We've updated our Privacy Policy to make it clearer how we use your personal data.

We use cookies to provide you with a better experience, read our Cookie Policy

ApoE4 Toxicity Mechanism in Alzheimer's Solved

News   Sep 20, 2017 | Original Story from the Washington University School of Medicine, St. Louis

 
Mechanism of ApoE4 Gene Toxicity in Alzheimer's Disease Neurodegeneration Solved

Parts of the brain important for memory have atrophied in a mouse carrying the high-risk Alzheimer's gene ApoE4, leaving a large fluid-filled hole in the brain (white area in photo at left), compared with a much smaller one in a mouse without the gene (right). A new study led by researchers at Washington University School of Medicine in St. Louis shows that the presence of ApoE4 exacerbates brain damage related to the Alzheimer's protein tau. Credit: Yang Shi

 
 
 

RELATED ARTICLES

Is There a Link Between Herpes and Alzheimer's?

News

Possible links between herpes and Alzheimer's disease have been assessed in a recent review.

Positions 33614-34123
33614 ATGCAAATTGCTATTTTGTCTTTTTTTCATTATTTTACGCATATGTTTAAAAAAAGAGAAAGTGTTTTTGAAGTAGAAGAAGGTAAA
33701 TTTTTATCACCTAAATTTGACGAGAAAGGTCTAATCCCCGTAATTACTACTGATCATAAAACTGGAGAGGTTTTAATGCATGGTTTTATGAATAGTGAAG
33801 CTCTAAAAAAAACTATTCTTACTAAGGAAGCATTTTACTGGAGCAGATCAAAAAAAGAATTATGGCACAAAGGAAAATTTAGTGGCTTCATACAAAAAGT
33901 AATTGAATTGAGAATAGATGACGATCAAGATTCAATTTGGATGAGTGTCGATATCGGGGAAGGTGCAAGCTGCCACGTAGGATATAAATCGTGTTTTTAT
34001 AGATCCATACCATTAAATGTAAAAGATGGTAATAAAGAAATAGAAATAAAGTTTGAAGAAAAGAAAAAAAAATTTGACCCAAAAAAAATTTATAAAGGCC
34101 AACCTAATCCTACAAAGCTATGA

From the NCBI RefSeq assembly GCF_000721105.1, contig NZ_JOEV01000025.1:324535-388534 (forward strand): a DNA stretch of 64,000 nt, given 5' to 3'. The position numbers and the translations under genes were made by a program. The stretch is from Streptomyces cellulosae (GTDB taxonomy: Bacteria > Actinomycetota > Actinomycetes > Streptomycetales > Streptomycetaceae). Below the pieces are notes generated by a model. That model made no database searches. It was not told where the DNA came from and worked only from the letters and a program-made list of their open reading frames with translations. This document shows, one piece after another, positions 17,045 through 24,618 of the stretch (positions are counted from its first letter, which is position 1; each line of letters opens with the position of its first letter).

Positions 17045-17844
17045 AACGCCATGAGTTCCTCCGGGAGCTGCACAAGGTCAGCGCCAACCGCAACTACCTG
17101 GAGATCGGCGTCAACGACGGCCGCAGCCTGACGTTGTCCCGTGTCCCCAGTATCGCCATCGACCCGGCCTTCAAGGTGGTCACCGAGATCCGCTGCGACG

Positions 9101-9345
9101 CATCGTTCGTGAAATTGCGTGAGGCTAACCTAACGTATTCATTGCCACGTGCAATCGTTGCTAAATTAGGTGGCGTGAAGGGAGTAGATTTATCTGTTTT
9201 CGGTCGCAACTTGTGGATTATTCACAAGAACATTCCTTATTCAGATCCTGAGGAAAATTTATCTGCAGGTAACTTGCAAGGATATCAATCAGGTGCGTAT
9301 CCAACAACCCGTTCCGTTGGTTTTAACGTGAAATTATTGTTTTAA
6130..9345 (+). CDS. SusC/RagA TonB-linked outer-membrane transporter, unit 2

READ MORE

The Building Blocks of an Electronic Brain

News

Computer bits are binary, with a value of 0 or 1. By contrast, neurons in the brain can have all kinds of different internal states, depending on the input that they received. This allows the brain to process information in a more energy-efficient manner than a computer. A new study hopes to bring the two closer together.

READ MORE

Inside a Bully's Brain

News

Duke-NUS researchers have discovered that a growth factor protein, called brain-derived neurotrophic factor (BDNF), and its receptor, tropomyosin receptor kinase B (TrkB) affects social dominance in mice. The research has implications for understanding the neurobiology of aggression and bullying.

READ MORE

 

Like what you just read? You can find similar content on the communities below.

Drug Discovery Genomics Research Neuroscience

To personalize the content you see on Technology Networks homepage, Log In or Subscribe for Free

LOGIN SUBSCRIBE FOR FREE